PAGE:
In 2009, the Multiple Sclerosis International Federation (MSIF) and its members initiated the first World Multiple Sclerosis Day on 30 May. Together they have reached hundreds of thousands of people around the world, with a campaign focusing on a different theme each year. Today is World MS Day 2019. The 2019 campaign will be called 'My Invisible MS' (#MyInvisibleMS) and the theme is Visibility.
What is Multiple sclerosis (MS)?
MS is an unpredictable and potentially disabling disease of the central nervous system, which interrupts the flow of information within the brain, and between the brain and body. The disease is thought to be triggered in a genetically susceptible individual by a combination of one or more environmental factors. In MS, the immune system attacks tissue and cells within the central nervous system (CNS) and causes damage to nerve connections resulting in neurological symptoms. Although MS is thought by some scientists to be an autoimmune disease, others disagree because the specific target of the immune attack in MS has not yet been identified. For this reason, MS is referred to as an immune-mediated disease.
How much common is MS and who can be affected?
MS is one of the most common long term diseases of the nervous system, affecting people of almost all ages in many parts of the world, although it has a special preference for young people, for women, and for those in northern latitudes. There are 2.3 million people with MS worldwide. It is likely that hundreds of thousands more remain undiagnosed and many lives are affected indirectly, through caring for someone with MS. Most people with MS are diagnosed between the ages of 25 and 31, with around twice as many women diagnosed than men. MS has a genetic susceptibility, but it is not directly inherited.
Symptoms of MS?
It usually causes attacks of neurological symptoms including vision loss, paralysis, numbness, and walking difficulties. These symptoms can be diverse and confusing, often coming and going without any pattern—making it difficult to diagnose, even today.
There's no set pattern to the severity of someone's MS, the course it takes and the symptoms they experience. Every person is different.
Symptoms can include blurred vision, weak limbs, tingling sensations, unsteadiness, memory problems and fatigue. For some people, MS is characterized by periods of relapse and remission (meaning it gets better for a while but then can attack from time to time), while for others it has a progressive pattern (meaning that it gets steadily worse with time). Some people may feel and seem healthy for many years following diagnosis, while others may be severely debilitated very quickly. MS makes life unpredictable for everyone.
What is my invisible MS?
In MS, there are many symptoms which are invisible to caregivers or coworkers. So, it is necessary to raise awareness and make them visible.
There are many such symptoms like transient vision problems, various types of pain, difficulty in ambulation and moving around at home and workplace and in social gathering, fatigue, dizziness and spinning sensations, muscle spasms, swallowing issue, heat sensitivity, brain fog, depression, problems related with micturition, sexual problems and many more. The characteristic of many such symptoms is that they are coming and going suddenly, suddenly they arise and remain for brief periods but they disturb lots of activity of daily living.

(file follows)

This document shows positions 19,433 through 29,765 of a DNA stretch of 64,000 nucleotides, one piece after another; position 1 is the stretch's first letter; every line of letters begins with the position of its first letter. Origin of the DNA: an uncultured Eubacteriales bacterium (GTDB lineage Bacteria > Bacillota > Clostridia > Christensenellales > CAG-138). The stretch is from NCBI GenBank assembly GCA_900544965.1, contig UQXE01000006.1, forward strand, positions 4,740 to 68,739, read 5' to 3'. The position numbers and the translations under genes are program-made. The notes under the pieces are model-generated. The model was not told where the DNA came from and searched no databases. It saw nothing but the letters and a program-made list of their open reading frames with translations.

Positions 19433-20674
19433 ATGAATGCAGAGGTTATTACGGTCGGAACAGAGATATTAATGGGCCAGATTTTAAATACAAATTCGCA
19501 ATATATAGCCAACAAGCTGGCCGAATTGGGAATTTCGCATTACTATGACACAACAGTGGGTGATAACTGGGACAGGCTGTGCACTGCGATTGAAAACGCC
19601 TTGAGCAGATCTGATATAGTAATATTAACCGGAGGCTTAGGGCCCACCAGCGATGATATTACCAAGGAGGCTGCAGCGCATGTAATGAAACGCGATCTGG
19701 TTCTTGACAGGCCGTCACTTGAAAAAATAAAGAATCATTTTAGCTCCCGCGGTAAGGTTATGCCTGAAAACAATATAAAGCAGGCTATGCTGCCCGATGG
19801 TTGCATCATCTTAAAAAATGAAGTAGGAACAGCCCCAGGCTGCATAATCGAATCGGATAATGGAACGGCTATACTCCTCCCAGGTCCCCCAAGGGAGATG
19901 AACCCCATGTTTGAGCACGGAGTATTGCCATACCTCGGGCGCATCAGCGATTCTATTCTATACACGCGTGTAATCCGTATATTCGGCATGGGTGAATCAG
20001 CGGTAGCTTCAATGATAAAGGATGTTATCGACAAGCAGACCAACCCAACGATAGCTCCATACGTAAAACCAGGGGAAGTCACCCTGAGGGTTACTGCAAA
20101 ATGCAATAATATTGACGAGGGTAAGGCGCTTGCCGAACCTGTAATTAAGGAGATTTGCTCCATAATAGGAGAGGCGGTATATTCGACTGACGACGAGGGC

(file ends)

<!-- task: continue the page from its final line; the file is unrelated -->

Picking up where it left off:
Let’s also know about many myths prevalent about MS.
1. Myth says “MS is same for everyone”. Truth is everyone’s MS is unique. People may experience different symptoms at different times and the impact of these symptoms can vary.
2. Myth says “people with MS can’t have children.” Truth is that having MS should not stop people from having a baby. So careful planning and discussion with family and your neurologist is especially important. One can use various modalities including “sildenafil citrate” (Viagra) for erectile and sexual dysfunction for man living with MS for better quality of life in all measures.
3. Myth says “MS is a terminal condition.” While MS can reduce life expectancy, truth is that most people with MS live for decades after their diagnosis. This is why its considered a chronic long term condition, not a terminal condition.
4. Myth says “everyone with MS will end up in a wheelchair.” Truth is that most people with MS don’t need to use a wheelchair on a regular basis, especially with early diagnosis and treatment.
5. Myth says “there is no cure for MS, so scientists clearly aren’t making much progress.” But the truth is that research has brought may life-changing treatments, that can control or slow down MS and help manage symptoms for lots of people.
6. Myth says “people with MS can’t work.” Truth is that many people – especially those with less severe MS – can stay in regular work. That’s why support from employers and colleagues is crucial.
7. Myth says “A person with MS shouldn’t exercise.” Truth is that regular, moderate exercise can help with many MS symptoms and benefit overall health and wellbeing.
So, on this world MS day 2019 let’s all join hands to demystify facts about this long-term illness mainly affecting young people and make a better world for people living with MS.